Millie Shewchuk was born on Fair Island, a small island community off of Newfoundland. She recalls life being rather simple there as they could only grow the basics like potatoes, cabbages, and carrots in their small garden. She attended primary school on the Island before the government moved families off the small islands around Newfoundland as winter services were limited when the sea froze over.
Millie’s dad was agreeable to such a move so his children could be more conveniently located to educational and medical services; she appreciates that he was progressive in this regard in order to create more opportunities for his children.
Their family home was moved to the mainland area called Centreville. Other families soon followed and it became a small new village. Her father was a seasonal cod fisherman, and a hunter during the winters. Her mother was a full time homemaker who
also helped her father bring in the cod. As a child, Millie never felt the need to complain about their meals as she was fed a steady supply of fish and moose. She has many positive memories about playing in the fresh outdoors with her 6 half-siblings and 6 full siblings
As a teenager looking for new adventures, Millie moved to the city of Gander, Newfoundland. She worked in hotels where she met her future ‘Prairie boy’ husband, Rick who was stationed there as part of his ice patrols, all over northern Canada. After they married, they lived in Yellowknife for over 4 years where Rick worked in the weather office. They later moved to Lethbridge in 1973 where Rick continued his work in the weather office here. Millie recalls that they arrived during a Chinook and acclimatized to Lethbridge very easily. Millie worked at Southland Nursing Home and St. Mike’s before she retired from paid employment about 10 years ago
They had 3 children, 5 grandchildren and 2 great-grandchildren. They lost their two adult daughters some years ago and she
describes the experience as a “life changing nightmare” to live through. The rest of her family live close by in Calgary and Innisfail. Many of her extended family are still in Newfoundland. Millie tries to get back to Newfoundland every other year for a month or two. She loves to visit Fair Island, where many of her family members still have holiday ‘cabins’. She also has some extended family in St. John’s.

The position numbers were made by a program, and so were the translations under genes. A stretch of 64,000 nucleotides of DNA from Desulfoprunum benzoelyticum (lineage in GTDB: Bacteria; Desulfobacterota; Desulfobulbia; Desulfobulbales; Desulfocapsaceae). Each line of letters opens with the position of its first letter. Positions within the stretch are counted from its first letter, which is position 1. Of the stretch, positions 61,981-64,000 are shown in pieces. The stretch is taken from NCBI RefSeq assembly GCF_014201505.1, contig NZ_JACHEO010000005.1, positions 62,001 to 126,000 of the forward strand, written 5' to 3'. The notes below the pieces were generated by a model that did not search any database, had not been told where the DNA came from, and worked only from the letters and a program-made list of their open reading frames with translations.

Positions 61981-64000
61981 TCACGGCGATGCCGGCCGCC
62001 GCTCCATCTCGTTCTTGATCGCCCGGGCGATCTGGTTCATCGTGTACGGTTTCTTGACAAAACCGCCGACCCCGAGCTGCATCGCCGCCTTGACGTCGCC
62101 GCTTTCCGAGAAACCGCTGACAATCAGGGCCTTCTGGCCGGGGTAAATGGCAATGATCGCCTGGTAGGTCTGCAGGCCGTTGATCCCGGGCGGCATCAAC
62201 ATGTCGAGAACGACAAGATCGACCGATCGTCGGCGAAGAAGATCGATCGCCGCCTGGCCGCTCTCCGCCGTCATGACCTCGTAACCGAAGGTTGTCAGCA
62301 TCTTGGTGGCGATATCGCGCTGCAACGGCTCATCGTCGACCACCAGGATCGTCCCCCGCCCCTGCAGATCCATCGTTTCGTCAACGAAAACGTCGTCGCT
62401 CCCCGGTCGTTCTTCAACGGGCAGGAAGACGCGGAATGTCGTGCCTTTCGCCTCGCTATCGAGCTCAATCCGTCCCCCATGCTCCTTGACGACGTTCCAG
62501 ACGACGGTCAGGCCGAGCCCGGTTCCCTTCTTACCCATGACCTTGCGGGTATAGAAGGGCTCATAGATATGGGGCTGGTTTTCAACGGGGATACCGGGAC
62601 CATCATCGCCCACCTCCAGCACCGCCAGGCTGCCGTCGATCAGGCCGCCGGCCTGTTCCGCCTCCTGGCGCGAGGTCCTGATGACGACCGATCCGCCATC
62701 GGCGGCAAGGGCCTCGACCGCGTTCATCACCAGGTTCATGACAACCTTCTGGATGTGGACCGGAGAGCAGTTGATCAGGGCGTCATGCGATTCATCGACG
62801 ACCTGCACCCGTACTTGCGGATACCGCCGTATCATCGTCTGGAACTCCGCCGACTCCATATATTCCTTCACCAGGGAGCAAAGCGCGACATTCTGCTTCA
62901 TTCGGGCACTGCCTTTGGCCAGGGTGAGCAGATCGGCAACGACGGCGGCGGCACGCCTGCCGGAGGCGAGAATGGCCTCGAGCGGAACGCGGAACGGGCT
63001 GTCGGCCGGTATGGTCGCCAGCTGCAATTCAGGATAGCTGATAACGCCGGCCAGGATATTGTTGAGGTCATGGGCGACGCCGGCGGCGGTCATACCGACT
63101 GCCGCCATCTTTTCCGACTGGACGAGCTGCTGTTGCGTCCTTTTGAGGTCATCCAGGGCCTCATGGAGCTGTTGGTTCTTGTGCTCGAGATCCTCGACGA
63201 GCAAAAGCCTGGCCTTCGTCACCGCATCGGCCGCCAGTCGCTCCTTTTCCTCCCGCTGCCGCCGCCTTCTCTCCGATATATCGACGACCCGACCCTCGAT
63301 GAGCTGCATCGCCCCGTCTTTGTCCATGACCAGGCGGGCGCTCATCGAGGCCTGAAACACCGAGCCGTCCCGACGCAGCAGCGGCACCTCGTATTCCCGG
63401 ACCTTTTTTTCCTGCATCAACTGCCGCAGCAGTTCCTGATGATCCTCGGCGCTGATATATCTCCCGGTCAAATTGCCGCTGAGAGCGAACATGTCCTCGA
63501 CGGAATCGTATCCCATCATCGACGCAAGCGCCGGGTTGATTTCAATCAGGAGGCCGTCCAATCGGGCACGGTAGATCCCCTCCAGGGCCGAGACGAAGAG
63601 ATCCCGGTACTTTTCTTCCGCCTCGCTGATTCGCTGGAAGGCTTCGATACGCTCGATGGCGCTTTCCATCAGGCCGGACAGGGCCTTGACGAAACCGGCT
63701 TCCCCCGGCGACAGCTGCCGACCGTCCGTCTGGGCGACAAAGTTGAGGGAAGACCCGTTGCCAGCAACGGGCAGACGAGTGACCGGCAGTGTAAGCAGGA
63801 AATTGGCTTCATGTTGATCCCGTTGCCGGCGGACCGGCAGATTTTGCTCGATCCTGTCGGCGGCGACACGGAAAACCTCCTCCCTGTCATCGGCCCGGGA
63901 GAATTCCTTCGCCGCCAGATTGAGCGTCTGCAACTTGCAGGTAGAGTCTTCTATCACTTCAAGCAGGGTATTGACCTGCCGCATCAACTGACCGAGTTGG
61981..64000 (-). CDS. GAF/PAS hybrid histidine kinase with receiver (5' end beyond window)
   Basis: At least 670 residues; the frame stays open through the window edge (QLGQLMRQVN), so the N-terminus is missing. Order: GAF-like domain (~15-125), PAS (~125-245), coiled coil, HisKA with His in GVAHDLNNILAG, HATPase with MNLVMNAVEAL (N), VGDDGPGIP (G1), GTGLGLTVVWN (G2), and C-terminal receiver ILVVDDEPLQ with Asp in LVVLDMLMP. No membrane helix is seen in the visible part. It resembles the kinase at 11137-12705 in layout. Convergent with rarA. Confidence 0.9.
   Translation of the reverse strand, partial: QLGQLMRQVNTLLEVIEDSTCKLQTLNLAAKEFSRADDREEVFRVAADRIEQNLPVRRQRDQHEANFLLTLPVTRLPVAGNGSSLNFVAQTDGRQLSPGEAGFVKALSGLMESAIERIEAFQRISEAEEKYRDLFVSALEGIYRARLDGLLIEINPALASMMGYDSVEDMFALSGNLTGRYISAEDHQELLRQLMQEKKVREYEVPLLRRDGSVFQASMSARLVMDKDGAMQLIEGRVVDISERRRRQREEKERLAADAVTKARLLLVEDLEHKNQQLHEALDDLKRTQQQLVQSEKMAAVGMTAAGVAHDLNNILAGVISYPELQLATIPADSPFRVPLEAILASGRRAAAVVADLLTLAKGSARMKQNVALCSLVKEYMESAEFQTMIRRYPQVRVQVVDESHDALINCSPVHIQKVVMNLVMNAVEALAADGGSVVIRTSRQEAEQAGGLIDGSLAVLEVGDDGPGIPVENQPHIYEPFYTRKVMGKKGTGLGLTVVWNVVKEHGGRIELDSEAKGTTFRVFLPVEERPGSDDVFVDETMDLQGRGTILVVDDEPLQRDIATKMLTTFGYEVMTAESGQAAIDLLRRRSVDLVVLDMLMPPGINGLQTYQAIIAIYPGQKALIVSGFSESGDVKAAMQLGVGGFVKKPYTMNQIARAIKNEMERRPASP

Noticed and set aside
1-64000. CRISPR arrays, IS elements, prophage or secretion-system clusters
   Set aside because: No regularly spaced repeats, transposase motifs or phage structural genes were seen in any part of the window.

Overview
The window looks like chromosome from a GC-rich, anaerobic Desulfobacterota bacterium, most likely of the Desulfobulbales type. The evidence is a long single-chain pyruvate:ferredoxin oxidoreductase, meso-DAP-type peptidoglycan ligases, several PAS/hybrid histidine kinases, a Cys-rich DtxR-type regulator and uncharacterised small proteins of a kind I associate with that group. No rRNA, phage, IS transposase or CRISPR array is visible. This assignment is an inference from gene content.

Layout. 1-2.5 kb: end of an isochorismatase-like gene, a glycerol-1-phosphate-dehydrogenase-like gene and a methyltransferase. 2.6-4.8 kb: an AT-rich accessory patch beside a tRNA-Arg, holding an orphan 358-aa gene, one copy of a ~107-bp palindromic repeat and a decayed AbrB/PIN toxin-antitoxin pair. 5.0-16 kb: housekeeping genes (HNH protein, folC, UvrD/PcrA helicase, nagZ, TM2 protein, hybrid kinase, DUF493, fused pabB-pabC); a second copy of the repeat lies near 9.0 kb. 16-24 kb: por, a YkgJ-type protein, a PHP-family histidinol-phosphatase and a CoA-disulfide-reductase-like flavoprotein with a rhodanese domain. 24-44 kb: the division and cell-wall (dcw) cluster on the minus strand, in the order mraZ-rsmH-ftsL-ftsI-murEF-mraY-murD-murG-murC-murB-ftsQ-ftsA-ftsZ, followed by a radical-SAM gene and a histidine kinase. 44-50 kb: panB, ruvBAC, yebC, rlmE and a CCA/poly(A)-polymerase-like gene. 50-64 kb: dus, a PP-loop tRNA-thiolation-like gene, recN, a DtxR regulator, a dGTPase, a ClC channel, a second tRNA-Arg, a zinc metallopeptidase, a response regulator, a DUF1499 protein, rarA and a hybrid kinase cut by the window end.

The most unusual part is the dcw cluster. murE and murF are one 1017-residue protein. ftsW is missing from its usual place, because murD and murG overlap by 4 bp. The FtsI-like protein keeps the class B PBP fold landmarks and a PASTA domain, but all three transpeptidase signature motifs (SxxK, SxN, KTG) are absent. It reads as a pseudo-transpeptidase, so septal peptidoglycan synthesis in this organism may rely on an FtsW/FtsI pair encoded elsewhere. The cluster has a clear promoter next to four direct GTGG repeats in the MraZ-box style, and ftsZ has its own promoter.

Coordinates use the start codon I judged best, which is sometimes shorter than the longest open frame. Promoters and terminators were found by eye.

Millie is a dedicated LSCO food service volunteer and can regularly be found serving lunch meals; she believes that volunteering here is “good therapy” for her as it makes her “happy” and brings her “pleasure”. Her favourite meals are a Turkey dinner and Beef stew.
She enjoys watching golf and rooting for the Blue Jays. She also enjoys listening to easy and classical music, Irish folk music and jigs, she attributes her love for music to her very musical family. She spends the remainder of her time trying to improve her fitness with LSCO’s fitness programs and classes. Millie also likes to read non-fiction stories and history (e.g. WWII , the holocaust).
Millie believes that “what goes around, comes around” and that “family is everything”. She is most proud of her children and
her adult granddaughter. As a result of her upbringing, she believes in “doing things for people”; she tries to give of herself and be “kind”. And she always believes, “the best is yet to come.”
Be sure to look for Millie’s friendly, happy face at the kitchen volunteers’ table in the dining room.
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